Roach explained that on his road towards the establishment of Langston Roach Industries, he was rejected by every single bank in Trinidad and Tobago. He got the business off the ground initially with the financial support of his mother and it was only after the business grew did the banks begin to react positively to his applications. He noted not much had changed in that regard for Afro-entrepreneurs who also needed to overcome an inherent lack of support from their family and social groups as well.
He noted that often, members of the community were discouraged from following unfamiliar paths.
“The environmental landscape is not conducive. There’s something in the entrepreneurial space we call your mental paradigm, hat is the main thing that’s missing,” he said, “You tell them I want to do so also, say you see ever see anybody in your family do that, and they beat down on most every uplifting, positive, imaginative, creative thing that you got into a child or young person’s mind. After a while, you develop a mindset of what you cannot do, and not what you can do and that’s exactly what is the missing, the major thing that needs to change.”
He added, “It is not an environment which gives people the self-confidence and if it is one thing an entrepreneur needs is self-confidence. “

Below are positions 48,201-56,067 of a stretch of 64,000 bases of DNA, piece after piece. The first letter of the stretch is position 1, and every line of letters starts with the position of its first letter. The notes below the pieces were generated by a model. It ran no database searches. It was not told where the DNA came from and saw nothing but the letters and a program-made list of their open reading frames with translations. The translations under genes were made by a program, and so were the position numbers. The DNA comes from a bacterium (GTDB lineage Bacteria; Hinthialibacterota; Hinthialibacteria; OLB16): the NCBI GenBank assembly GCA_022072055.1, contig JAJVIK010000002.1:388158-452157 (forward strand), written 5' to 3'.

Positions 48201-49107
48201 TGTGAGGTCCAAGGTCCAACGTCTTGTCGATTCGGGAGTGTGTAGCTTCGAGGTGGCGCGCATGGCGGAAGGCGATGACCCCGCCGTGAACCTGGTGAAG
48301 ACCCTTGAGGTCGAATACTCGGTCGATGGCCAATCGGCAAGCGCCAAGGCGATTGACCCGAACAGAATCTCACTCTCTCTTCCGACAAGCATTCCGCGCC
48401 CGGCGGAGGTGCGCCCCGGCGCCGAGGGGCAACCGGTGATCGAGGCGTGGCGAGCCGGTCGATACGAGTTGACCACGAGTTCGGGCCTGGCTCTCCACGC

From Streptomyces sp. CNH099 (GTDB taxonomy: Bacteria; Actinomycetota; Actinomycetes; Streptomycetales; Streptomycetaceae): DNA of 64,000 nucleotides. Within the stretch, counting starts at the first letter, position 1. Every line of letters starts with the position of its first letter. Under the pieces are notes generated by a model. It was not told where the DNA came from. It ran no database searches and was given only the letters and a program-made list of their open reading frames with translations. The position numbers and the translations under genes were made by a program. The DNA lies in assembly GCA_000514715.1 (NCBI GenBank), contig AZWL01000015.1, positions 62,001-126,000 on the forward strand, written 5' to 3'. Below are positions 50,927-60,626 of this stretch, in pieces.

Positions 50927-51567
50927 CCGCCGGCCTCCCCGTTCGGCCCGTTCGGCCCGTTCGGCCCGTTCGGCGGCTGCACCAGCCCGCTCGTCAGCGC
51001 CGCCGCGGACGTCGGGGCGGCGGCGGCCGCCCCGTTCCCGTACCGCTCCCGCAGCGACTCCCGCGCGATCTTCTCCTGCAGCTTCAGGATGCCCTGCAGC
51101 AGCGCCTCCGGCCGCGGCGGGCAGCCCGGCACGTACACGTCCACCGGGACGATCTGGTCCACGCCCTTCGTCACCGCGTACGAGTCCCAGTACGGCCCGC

Conversely, he noted, several new business operators attempt to run before they can walk and invariably cripple themselves before they can settle. He noted that in a recent business class, he regularly saw business proposals that required millions of dollars for start-ups as opposed to more manageable figures.
“My advice would be to start small because there are so many things that you’ve got to learn in your early months and years that you don’t know, whether it’s accounting, whether it’s customer service, whether it’s supply chain issues, whether it is handling money, there are so many things that you need to learn especially if you learn it when you start in small group rather than trying to start big, because when you fail when you are big, it’s a big failure It’s a hole and it tends to pull you down in it. If you start small you might be held up in a place where you can still recover, well you haven’t lost your self-confidence,” he said.